frill

[fril]
noun
1.
a trimming, as a strip of cloth or lace, gathered at one edge and left loose at the other; ruffle.
2.
something resembling such a trimming, as the fringe of hair on the chest of some dogs.
3.
affectation of manner, style, etc.
4.
something superfluous.
5.
Photography. wrinkling or loosening of an emulsion at the edges, usually due to excessively high temperature during developing.
verb (used with object)
6.
to trim or ornament with a frill or frills.
7.
to form into a frill.
verb (used without object)
8.
Photography. (of an emulsion) to become wrinkled or loose.

Origin:
1585–95; origin uncertain

friller, noun
unfrill, verb (used with object)
Dictionary.com Unabridged
Based on the Random House Dictionary, © Random House, Inc. 2014.
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Collins
World English Dictionary
frill (frɪl)
 
n
1.  a gathered, ruched, or pleated strip of cloth sewn on at one edge only, as on garments, as ornament, or to give extra body
2.  a ruff of hair or feathers around the neck of a dog or bird or a fold of skin around the neck of a reptile or amphibian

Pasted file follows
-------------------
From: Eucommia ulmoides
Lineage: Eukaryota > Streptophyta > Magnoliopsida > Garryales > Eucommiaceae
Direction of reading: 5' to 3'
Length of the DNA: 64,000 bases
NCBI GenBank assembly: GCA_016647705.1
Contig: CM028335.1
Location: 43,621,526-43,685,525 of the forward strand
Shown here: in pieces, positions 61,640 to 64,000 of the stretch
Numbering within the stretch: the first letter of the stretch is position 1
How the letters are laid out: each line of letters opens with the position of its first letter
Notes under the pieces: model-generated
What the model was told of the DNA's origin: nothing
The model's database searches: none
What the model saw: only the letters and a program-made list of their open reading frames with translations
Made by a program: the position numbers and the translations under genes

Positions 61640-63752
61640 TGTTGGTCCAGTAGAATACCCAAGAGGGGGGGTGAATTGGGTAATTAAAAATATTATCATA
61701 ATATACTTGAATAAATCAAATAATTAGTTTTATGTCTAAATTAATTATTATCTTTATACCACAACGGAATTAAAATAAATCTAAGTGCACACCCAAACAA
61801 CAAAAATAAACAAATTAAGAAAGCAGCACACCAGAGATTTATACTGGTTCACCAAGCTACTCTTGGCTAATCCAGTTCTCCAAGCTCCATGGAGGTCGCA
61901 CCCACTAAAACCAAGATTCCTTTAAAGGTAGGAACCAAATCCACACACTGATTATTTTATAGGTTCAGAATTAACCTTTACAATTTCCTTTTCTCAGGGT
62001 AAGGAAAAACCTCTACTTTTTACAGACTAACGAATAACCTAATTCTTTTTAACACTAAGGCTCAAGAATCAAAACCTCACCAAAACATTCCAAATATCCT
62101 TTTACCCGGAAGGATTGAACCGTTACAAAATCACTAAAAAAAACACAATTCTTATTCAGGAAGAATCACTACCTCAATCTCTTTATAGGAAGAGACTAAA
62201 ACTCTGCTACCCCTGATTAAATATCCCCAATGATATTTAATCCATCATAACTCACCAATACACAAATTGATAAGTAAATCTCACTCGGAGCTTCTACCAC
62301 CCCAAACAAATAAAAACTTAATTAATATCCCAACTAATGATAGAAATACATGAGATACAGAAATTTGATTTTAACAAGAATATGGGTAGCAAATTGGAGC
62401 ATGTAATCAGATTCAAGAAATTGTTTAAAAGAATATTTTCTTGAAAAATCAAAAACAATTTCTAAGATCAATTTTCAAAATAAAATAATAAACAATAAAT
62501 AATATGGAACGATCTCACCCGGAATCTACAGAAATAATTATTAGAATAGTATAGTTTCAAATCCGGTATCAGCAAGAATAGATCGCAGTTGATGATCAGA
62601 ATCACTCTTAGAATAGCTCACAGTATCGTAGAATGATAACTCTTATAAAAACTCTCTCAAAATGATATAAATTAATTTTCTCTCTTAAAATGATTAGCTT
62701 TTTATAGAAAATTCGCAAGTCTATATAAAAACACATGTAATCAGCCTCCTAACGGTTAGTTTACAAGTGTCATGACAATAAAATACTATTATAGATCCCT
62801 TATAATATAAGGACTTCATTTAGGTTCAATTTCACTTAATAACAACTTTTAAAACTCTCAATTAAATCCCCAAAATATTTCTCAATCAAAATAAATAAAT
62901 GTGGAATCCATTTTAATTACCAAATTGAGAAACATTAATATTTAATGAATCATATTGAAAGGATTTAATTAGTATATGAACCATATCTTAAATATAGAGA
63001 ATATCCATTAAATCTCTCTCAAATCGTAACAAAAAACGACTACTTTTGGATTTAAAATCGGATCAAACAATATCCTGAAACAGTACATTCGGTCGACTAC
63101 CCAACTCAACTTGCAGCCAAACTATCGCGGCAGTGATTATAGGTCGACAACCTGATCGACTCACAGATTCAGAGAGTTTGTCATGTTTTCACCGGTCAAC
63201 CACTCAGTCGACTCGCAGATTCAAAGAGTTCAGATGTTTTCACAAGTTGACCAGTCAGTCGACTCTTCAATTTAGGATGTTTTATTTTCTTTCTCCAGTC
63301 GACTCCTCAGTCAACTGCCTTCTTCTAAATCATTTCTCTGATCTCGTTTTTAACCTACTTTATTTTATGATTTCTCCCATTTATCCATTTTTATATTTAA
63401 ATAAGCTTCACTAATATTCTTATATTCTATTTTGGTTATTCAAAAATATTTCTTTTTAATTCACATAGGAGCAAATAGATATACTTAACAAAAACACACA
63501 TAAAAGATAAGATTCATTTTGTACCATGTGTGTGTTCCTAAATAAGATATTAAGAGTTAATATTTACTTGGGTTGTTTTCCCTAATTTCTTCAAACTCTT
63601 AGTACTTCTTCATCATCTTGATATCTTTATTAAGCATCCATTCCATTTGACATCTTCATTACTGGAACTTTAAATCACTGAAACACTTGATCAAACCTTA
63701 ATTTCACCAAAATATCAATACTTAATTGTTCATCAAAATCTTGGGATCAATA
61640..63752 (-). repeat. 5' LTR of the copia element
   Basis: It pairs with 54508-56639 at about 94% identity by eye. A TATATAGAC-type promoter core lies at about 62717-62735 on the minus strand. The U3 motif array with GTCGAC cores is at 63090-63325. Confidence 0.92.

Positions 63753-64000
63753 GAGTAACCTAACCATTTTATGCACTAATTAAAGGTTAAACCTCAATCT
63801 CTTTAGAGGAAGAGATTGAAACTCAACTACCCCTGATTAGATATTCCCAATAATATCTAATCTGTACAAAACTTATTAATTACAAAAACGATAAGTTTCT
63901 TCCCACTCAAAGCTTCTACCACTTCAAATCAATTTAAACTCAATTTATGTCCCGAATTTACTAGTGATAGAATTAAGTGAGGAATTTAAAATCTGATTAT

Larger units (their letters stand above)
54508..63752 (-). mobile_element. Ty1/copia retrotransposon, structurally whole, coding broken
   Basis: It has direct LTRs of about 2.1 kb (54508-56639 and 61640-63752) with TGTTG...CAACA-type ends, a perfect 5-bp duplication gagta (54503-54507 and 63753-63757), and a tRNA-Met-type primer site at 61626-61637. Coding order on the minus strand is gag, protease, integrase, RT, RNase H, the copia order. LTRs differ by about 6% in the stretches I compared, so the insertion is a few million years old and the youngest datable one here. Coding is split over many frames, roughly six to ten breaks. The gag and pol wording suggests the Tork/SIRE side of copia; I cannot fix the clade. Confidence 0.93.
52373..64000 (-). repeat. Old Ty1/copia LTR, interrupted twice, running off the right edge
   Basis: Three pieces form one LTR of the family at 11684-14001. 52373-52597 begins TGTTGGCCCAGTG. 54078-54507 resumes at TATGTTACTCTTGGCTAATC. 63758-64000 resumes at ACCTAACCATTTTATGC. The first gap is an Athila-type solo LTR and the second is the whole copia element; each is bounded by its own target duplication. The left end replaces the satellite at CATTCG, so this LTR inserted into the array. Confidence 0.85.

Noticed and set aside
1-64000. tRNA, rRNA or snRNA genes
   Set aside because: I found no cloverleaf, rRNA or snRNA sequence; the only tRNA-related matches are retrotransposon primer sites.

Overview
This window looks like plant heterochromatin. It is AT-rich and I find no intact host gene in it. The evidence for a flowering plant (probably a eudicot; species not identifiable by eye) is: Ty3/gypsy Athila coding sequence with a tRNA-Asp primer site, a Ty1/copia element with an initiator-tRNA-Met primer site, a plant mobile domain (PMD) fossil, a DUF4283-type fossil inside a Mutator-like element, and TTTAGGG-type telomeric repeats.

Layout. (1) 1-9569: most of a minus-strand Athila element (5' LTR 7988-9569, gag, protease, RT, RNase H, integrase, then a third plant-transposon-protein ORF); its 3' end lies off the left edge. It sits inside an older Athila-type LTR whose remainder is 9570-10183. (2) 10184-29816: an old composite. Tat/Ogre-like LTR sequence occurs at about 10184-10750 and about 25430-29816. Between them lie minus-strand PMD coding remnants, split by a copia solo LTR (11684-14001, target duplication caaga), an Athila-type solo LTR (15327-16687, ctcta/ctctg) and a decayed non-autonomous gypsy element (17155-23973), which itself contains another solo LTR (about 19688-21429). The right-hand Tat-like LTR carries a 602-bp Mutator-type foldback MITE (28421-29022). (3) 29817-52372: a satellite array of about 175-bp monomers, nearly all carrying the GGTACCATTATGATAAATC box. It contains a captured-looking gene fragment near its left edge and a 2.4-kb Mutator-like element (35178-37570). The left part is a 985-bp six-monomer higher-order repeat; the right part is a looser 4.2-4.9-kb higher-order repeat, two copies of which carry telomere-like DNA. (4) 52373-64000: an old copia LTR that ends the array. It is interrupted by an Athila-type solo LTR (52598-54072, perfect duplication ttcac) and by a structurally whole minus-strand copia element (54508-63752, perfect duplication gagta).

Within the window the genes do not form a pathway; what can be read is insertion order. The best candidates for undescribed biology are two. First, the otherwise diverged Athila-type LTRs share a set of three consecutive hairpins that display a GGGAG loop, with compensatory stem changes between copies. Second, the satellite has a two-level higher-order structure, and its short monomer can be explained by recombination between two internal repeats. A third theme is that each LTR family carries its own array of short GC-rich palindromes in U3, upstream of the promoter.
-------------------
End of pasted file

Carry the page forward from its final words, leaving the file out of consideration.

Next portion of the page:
3.  (often capital) Full name: oriental frill a variety of domestic fancy pigeon having a ruff of curled feathers on the chest and crop
4.  photog a wrinkling or loosening of the emulsion at the edges of a negative or print
5.  informal (often plural) a superfluous or pretentious thing or manner; affectation: he made a plain speech with no frills
 
vb
6.  (tr) to adorn or fit with a frill or frills
7.  to form into a frill or frills
8.  (intr) photog (of an emulsion) to develop a frill
 
[C14: perhaps of Flemish origin]
 
'frilliness
 
n
 
'frilly
 
adj

Collins English Dictionary - Complete & Unabridged 10th Edition
2009 © William Collins Sons & Co. Ltd. 1979, 1986 © HarperCollins
Publishers 1998, 2000, 2003, 2005, 2006, 2007, 2009
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Etymonline
Word Origin & History

frill
"wavy ornamental edging," 1591, of uncertain origin despite much speculation; figurative sense of "useless ornament" first recorded 1893. The verb meaning "to furnish with a frill" is recorded in 1574.

frills
"mere embellishments," 1904, earlier "affectation of dress or manner" (1845); see frill.
Online Etymology Dictionary, © 2010 Douglas Harper
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Example sentences
Hollow filaments may have dissipated heat, much as the frills of some modern
  lizards do today.
Even top managers at no-frills airlines don't get any frills.
Despite the country's rapid economic gains, the average citizen has little to
  spend on frills.
The dEcor is trendy and clever, but the food doesn't hide behind wily frills.
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